On another occasion during a mission to the Nuba Mountains in central Sudan – an island of Christianity in a sea of Islam – we had flown hours behind enemy lines to smuggle in tonnes of Bibles, educational materials, agricultural tools and seed to these beleaguered Christians suffering some of the worst persecution in the world today. We walked in blistering heat up and down the Nuba Mountains. When I came across some of our escorts about to kill a hedgehog, I promptly rescued the hedgehog and gave the assailants some food instead. For the next five hours I hiked up and down the mountains with this little hedgehog curled up in the palm of my hand. Every time I tried to set him free some of the Nubans crowded around wanting to make meal of him. So I would carefully lift him up again and continue hiking with hedgehog in hand. It was only in the early hours of the morning that I was able to quietly and secretly release the hedgehog.


One of our Frontline Fellowship missionaries, Anthony Duncan, who died in the service of Christ, was also a serious animal lover. Before becoming a missionary, Anthony had often faced life-threatening situations. He’d been knocked down and trampled underfoot by a rhino, charged by elephants, and attacked by lions. On one occasion, Anthony warded off an attack by lions by throwing stones at them! He was armed, but he couldn’t bring himself to shoot such a magnificent lion – even when being threatened by them. Anthony testified that as prayer and stones were good enough for David, in the Bible, both he and the lions survived the encounter.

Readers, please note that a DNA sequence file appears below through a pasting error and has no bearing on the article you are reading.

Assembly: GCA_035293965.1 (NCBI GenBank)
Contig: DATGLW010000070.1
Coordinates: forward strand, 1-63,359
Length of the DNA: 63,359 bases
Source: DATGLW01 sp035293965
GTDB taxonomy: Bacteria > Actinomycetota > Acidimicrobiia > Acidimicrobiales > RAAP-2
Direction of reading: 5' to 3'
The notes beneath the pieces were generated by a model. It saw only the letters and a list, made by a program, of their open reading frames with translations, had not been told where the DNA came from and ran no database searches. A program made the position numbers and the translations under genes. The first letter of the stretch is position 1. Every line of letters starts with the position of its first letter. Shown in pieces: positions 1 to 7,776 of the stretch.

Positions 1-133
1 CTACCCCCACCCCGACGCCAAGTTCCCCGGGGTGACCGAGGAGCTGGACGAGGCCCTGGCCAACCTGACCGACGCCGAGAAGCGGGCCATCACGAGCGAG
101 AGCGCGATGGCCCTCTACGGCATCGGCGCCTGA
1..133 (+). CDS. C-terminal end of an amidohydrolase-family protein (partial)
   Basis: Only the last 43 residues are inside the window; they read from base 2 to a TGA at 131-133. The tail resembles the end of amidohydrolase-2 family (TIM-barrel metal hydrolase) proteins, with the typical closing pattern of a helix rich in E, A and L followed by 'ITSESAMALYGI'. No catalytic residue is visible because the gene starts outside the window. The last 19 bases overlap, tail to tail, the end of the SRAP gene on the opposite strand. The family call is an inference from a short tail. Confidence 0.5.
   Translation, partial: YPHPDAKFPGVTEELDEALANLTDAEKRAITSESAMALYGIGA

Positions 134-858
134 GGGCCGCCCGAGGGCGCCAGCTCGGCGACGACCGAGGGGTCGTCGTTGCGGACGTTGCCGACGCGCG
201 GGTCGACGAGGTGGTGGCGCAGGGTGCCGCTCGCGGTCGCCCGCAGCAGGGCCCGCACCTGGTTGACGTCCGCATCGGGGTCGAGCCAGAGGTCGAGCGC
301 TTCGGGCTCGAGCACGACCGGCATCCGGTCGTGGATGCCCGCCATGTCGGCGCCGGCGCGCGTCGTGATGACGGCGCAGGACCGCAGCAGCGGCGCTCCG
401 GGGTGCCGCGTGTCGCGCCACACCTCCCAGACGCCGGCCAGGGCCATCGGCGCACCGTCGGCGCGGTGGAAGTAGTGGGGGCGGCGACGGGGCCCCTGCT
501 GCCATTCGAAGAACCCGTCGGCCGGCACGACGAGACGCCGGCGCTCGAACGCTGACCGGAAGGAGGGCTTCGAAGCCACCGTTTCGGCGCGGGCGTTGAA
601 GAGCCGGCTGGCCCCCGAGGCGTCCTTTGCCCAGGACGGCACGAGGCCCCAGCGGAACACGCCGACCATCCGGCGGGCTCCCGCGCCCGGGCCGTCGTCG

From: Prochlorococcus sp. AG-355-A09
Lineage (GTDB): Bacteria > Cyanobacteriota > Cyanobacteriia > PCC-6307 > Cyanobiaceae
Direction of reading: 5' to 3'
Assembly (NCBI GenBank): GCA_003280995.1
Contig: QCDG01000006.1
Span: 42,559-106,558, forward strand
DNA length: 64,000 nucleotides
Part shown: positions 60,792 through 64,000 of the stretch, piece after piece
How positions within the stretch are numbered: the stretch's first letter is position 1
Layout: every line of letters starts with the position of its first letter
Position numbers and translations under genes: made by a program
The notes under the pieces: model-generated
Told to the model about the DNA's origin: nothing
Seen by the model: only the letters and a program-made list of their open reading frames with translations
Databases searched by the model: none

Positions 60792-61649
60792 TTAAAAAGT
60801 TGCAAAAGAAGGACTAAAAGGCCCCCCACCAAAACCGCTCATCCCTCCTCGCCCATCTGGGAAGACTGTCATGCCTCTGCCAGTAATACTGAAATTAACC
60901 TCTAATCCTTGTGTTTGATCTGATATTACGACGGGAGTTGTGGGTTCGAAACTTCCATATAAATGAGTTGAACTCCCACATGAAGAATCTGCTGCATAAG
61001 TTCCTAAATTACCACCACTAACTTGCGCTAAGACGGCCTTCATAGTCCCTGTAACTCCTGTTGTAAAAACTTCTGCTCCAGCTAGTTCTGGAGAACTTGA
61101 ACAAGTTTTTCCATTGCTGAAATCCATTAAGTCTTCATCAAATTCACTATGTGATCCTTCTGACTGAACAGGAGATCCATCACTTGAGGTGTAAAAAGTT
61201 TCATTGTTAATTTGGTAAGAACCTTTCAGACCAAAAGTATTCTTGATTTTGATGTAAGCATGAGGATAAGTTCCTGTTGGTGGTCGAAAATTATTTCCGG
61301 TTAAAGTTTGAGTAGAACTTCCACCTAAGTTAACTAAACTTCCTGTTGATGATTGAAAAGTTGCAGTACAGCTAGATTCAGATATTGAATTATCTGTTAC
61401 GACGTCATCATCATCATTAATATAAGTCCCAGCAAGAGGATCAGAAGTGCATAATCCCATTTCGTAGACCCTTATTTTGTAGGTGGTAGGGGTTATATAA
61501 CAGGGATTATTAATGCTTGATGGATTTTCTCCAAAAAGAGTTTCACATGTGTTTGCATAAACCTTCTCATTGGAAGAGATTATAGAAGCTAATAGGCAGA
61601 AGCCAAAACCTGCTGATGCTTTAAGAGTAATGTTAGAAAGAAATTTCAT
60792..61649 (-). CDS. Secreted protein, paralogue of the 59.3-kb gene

Once while camping out in the bush on a mission outreach I woke up to the foul stench of a hyena attempting to do CPR on my face (Hyenas are attracted to the smell of rotting meat between people’s teeth. Some people have woken up to hyenas biting off the front part of their face). I smacked the hyena on the side of the head with the flat side of a panga (machete). Even in that half asleep state of shock, realising that a hyena was about to bite my face, I could not bring myself to injure the scavenger – so I used the flat side. There was a sound of metal smacking against bone and the hyena bounded away chuckling in his eiery laughter.


I regularly pray before every mission trip that no animal will be hurt by my vehicle. I’ve had numerous close calls, but by God’s grace, the Lord has protected me from injuring any animals during the hundreds of thousands of kilometres driven by vehicle, and off road motorbike, over some of the worst roads in Africa.

Peter Hammond